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“I Don’t Have to Pick Up a Gun, I Can Just Pick Up a Camera:” Jia Zhangke on A Touch Of Sin

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“I really want to say that we are all connected,” Jia Zhangke said Monday night. “This is our issue.” If that makes his latest film, A Touch Of Sin, sound like some sort of Chinese Crash redux, it’s just a quirk of phrasing: the connection Zhangke’s thinking of is an epidemic of violence in China, which he describes as a response of the economically dispossessed trying to reclaim some form of dignity. Viewed as isolated actions, the four violent incidents dramatized in A Touch Of Sin might seem like singular occurrences; stitched together, they’re obviously connected symptoms of Chinese society in painful, often corrupt transition from a command to market economy.

Zhangke was at Asia Society Monday with his wife/muse/perpetual lead actress Zhao Tao to discuss his newest film. It begins with an unnervingly entertaining sequence: In Zhangke’s home region of Shanxi, fed-up villager Dahei (Jiang Wu) has his attempts to report the corruption of village chief repeatedly and violently foiled. “Your life belongs to you,” an old friend tells him. “Stop caring what others do.” Instead, Dahei wraps a gun in a tiger flag, the illustrated animal’s growl heard on the soundtrack. The subsequent killing spree is undertaken with similarly blunt symbolism from start to finish. A horse is savagely whipped by its farmer master before that unjust tyrant gets shot too and the animal runs free: there’s only so long you can whip a workhorse/worker before it can’t bear it anymore. Unlike the unfortunately blunt symbolism of last year’s Killing Them Softly — where every airport and bar had TVs broadcasting a loop of the 2008 presidential campaign or bad economic news — this isn’t a case of implausibly jamming in double-underlined symbolism where it doesn’t belong. Instead, Jia’s highlighting what’s plausibly present and making its double-meaning impossible to miss, just as A Touch Of Sin hopes to do overall.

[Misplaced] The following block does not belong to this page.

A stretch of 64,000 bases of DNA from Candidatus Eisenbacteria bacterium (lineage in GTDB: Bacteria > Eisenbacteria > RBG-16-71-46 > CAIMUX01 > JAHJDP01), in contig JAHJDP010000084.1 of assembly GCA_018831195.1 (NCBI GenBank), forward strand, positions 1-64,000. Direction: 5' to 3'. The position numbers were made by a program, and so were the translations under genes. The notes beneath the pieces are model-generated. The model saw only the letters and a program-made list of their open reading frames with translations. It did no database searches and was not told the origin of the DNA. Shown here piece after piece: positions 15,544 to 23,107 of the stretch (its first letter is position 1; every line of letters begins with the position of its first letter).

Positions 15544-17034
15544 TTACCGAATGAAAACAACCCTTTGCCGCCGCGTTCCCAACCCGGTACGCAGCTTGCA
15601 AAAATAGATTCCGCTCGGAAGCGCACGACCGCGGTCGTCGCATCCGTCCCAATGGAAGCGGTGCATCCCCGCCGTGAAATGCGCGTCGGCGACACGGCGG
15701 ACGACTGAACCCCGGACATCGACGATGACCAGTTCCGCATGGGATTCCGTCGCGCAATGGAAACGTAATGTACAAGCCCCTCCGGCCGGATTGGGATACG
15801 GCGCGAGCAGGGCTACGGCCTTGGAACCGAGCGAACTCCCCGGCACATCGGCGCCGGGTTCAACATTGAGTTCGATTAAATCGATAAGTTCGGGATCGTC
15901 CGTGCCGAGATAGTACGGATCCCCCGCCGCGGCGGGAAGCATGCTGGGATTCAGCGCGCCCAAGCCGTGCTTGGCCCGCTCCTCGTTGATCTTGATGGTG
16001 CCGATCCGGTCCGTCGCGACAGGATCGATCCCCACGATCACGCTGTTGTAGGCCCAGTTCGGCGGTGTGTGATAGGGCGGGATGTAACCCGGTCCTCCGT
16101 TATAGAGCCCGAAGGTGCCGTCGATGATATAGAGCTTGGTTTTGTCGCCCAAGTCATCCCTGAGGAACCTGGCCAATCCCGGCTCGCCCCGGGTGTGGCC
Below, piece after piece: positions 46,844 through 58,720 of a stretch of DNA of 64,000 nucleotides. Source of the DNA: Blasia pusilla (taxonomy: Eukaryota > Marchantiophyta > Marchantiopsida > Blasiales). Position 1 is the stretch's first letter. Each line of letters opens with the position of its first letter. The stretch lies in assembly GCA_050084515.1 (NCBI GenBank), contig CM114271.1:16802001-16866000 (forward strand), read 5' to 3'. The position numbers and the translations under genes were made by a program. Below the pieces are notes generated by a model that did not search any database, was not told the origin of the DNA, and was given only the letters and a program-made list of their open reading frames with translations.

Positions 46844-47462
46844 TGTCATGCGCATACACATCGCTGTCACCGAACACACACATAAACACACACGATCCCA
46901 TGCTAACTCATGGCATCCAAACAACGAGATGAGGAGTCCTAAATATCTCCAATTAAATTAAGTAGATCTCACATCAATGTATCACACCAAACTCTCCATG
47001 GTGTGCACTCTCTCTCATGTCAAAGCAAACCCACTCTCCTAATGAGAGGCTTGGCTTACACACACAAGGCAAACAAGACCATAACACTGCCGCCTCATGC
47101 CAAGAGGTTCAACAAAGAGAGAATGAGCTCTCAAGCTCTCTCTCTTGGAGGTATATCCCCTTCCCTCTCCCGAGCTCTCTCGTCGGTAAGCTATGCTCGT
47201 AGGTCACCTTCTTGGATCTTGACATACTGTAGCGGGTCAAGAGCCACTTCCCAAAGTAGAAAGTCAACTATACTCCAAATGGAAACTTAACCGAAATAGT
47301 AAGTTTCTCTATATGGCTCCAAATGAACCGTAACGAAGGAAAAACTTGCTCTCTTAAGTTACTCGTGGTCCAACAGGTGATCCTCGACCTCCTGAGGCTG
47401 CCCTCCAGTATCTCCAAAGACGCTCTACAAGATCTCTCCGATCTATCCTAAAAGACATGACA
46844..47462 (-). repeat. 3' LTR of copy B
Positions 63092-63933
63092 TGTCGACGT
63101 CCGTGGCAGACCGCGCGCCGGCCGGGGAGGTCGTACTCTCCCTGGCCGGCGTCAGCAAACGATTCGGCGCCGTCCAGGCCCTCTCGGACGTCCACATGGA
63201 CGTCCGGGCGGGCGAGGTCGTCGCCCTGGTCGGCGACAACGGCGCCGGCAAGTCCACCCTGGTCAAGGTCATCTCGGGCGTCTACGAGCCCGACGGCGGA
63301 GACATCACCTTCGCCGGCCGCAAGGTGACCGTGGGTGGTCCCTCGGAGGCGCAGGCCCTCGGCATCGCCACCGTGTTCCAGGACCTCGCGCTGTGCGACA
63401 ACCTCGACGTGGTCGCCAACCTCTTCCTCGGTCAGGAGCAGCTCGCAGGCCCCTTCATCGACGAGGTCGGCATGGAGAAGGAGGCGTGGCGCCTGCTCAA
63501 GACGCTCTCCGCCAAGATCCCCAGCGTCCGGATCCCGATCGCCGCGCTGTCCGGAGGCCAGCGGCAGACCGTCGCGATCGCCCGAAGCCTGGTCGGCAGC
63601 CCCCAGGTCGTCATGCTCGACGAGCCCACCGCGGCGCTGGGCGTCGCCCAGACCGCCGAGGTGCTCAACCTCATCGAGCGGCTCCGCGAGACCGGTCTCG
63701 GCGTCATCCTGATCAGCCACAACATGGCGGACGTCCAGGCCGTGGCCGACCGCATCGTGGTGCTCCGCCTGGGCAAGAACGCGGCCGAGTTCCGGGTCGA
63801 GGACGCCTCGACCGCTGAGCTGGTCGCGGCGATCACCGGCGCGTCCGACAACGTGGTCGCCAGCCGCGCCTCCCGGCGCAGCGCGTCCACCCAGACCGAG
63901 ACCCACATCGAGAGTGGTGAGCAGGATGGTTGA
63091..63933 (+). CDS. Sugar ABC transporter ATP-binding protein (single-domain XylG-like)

After this unnervingly exhilarating opening, A Touch Of Sin jaggedly slips into a variety of different rhythms harder to instantly acclimate to. Heading southwest to Chongqing for his second story, Jia revisits the river territory of 2006’s Still Life, when the Three Gorges Dam (whose construction displaced 1.5 million) was still under construction. The third story’s set in central Hubei and the last in southern Dongguan, with the geographical sprawl modeled on traditional Chinese landscape painting. As Jia explained, the film moves through time with equally deliberate logic: the first story takes place just before the annual Spring Festival (when migrant laborers return home to visit their families), the second during it, the third right after and the fourth long after.

The last death in A Touch Of Sin [SPOILER, though it’s not that kind of movie] is a suicide committed by a factory worker living in company dorms. Capitalism may be the true killer, acting even without an external human agent. The final shot is of an audience watching the Chinese opera Wild Boar Forest. “Do you understand your sin?” an actor cries, with the passive audience full of blank-faced spectators who themselves may be close to the snapping point, simultaneously complicit in what we’ve seen and potentially aggrieved victims themselves.